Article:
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Travel Laptop for Photo Editing

Sergio Minero , Aug 04, 2010; 07:41 p.m.

What are the best laptops for photo editing while travelling?
The laptop will mainly be for my trips (mostly outside the U.S.). I often travel for a couple weeks or longer, so waiting until I get home to edit photos is not practical. Will review/edit mostly in a hotel, but also on a plane or train as need be.

Price: under $2500
Display: I already have a 27" iMac, so no need for the suggestion to get any kind laptop and then buy a quality external display. I prefer displays in the following order (unless someone can give some evidence for a different order): IPS, RGB LED, WLED, regular LCD. I have read about the Lenovo Thinkpad T60P but it's too expensive, plus, I would rather have a current model laptop. Also, prefer matte over glossy, but priority goes to panel type.
OS: Irrelevant. I use GIMP for editing photos and am not partial to any other software for video, music, etc. If I get a Windows laptop, I'll mostly likely wipe it and install Ubuntu 10.04, or at least dual boot.
Optical drive: At least CD/DVD burner, Blu-Ray would be nice. Would settle for external optical drive if the display was of high quality.
Size/Weight: 13" - 17". Weight is not an issue.
Memory: 500GB+ would be nice, but not important. Will have an external drive as backup anyway.
Processor: Prefer Core i5, but not a necessity. Will mostly be converting RAW to JPG, editing in GIMP, surfing the net, and watching DVDs.

Responses

Steve Wagner , Aug 04, 2010; 07:59 p.m.

HP 8470 seems to be a top choice

Plenty of configurations that meet all your specs for IPS panel, i5, and price. Also has USB 3 and is vibration, dust, humidity, altitude, and temperature resistant

Shopping link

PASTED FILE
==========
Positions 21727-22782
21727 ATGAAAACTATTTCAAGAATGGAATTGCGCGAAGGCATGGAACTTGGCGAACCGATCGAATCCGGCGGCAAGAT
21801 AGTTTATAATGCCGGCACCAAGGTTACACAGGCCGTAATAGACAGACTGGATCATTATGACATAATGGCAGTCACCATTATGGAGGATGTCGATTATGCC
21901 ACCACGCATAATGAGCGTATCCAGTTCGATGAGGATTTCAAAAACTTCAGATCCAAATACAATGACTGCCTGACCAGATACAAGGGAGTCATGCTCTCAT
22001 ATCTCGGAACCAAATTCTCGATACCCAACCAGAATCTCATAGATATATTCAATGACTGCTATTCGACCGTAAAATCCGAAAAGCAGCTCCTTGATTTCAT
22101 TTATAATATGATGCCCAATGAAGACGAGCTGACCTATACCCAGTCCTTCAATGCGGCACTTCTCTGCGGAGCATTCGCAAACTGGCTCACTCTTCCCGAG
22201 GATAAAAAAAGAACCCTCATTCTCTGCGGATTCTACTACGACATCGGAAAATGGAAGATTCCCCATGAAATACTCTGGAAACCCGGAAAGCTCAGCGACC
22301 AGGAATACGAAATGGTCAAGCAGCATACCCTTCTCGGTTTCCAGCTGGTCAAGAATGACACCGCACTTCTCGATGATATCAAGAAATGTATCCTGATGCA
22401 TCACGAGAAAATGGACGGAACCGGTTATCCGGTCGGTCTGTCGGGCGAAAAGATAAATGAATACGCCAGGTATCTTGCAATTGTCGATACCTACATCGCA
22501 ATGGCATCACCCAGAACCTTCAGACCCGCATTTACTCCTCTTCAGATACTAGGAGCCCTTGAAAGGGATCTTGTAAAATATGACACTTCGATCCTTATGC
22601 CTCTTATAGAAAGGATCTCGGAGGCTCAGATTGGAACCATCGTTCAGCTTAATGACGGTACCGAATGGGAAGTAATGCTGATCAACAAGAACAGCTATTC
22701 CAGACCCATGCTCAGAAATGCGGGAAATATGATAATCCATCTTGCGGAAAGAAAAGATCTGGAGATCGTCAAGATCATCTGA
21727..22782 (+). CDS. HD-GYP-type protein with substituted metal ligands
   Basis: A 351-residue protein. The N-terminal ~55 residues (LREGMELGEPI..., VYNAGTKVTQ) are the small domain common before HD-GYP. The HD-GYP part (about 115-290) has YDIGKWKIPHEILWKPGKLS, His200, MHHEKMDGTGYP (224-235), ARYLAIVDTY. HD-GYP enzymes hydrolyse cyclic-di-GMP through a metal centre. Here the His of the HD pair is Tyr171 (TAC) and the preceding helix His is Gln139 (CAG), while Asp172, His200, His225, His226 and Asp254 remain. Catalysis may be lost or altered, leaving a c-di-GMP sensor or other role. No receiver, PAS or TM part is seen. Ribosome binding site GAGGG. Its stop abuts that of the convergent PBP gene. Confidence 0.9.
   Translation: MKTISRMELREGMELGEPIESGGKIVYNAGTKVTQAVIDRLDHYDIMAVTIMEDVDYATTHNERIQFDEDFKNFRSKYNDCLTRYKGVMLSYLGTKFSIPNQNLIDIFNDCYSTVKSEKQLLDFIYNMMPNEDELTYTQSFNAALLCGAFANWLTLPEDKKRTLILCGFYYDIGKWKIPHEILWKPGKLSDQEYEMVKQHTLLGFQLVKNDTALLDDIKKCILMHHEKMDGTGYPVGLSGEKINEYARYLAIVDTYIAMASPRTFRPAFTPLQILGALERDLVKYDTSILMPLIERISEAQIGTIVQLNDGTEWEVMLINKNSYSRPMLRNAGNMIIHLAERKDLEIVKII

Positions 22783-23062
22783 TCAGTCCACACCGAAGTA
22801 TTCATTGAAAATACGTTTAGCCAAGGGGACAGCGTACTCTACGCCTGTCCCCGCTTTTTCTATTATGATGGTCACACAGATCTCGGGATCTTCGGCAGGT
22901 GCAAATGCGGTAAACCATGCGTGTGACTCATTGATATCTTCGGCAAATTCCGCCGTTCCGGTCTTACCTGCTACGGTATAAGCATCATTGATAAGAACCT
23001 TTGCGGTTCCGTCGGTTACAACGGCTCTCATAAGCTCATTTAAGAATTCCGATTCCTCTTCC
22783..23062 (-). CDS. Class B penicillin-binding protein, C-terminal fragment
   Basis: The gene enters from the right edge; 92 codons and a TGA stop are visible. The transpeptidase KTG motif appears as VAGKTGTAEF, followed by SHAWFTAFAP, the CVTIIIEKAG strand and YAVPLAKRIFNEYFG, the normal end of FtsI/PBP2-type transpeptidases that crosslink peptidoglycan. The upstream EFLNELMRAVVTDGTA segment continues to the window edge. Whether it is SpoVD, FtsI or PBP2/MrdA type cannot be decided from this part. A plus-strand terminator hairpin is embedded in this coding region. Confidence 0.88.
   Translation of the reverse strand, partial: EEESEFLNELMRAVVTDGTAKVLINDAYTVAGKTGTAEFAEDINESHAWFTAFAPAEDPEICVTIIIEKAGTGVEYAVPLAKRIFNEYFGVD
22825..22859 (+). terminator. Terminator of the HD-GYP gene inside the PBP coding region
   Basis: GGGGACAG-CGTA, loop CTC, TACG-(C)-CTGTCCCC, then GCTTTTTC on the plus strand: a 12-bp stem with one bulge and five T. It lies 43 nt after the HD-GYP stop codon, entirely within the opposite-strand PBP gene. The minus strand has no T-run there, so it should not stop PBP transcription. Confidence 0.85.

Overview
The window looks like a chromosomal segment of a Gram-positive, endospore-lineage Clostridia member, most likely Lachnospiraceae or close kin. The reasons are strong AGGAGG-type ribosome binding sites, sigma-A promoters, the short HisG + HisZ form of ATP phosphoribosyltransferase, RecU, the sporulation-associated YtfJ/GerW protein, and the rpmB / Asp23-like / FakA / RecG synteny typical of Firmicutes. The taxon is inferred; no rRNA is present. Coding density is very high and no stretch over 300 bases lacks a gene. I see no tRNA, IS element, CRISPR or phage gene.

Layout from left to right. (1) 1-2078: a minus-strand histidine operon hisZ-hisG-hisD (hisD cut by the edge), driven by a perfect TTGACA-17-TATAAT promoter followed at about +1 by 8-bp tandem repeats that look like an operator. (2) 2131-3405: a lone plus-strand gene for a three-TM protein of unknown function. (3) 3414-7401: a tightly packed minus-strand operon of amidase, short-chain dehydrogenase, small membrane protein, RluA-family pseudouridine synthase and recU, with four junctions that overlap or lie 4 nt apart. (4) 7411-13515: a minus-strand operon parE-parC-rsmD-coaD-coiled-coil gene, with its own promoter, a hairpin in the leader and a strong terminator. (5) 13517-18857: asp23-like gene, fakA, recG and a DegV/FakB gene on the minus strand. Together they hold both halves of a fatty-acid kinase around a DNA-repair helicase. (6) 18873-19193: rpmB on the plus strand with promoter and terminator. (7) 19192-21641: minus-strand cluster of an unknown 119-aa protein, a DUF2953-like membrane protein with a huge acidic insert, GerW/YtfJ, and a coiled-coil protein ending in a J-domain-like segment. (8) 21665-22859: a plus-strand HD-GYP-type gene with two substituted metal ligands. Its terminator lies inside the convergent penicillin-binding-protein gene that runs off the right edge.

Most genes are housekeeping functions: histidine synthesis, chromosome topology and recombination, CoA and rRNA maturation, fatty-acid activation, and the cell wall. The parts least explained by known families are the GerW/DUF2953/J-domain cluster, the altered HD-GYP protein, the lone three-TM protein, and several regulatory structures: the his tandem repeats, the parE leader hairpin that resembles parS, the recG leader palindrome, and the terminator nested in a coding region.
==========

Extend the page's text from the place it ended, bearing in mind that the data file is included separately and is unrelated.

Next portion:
Edward Ingold , Aug 04, 2010; 09:27 p.m.

I have a Lenovo T60 (15") and T61 (14") Core-Duo laptop, which I can recommend without reservations. Lenovo Thinkpad laptops are thin, rugged and have the best tactile keyboard of any laptop I've used. I purchased each at CDW near Chicago for between $1200 and $1300. Both calibrate fairly well, but suffer the usual laptop limitations of variable screen brightness and viewing angle. I use Windows 7(64), which has been very reliable. The extended battery is less than $200, and gives over 6 hours of use.

Besides photo editing (Photoshop and Lightroom), I use these computers for multitrack audio recording (Nuendo 5) with a Firewire AD/DA converter, and for both audio and video editing, generally with an external USB or eSATA drive.

I recommend a clean install of the O/S, starting with a blank disk. The standard disk is only 160G, so this is a splendid opportunity to upgrade to 320G or more. With a clean install, you eliminate the worthless software most laptops have from the factory. Actually, Lenovo is light on junk software, but comes with utilities which tend to nag you when you would rather do something else. All gone now.

Edward Ingold , Aug 04, 2010; 09:27 p.m.

I have a Lenovo T60 (15") and T61 (14") Core-Duo laptop, which I can recommend without reservations. Lenovo Thinkpad laptops are thin, rugged and have the best tactile keyboard of any laptop I've used. I purchased each at CDW near Chicago for between $1200 and $1300. Both calibrate fairly well, but suffer the usual laptop limitations of variable screen brightness and viewing angle. I use Windows 7(64), which has been very reliable. The extended battery is less than $200, and gives over 6 hours of use.

Besides photo editing (Photoshop and Lightroom), I use these computers for multitrack audio recording (Nuendo 5) with a Firewire AD/DA converter, and for both audio and video editing, generally with an external USB or eSATA drive.

I recommend a clean install of the O/S, starting with a blank disk. The standard disk is only 160G, so this is a splendid opportunity to upgrade to 320G or more. With a clean install, you eliminate the worthless software most laptops have from the factory. Actually, Lenovo is light on junk software, but comes with utilities which tend to nag you when you would rather do something else. All gone now.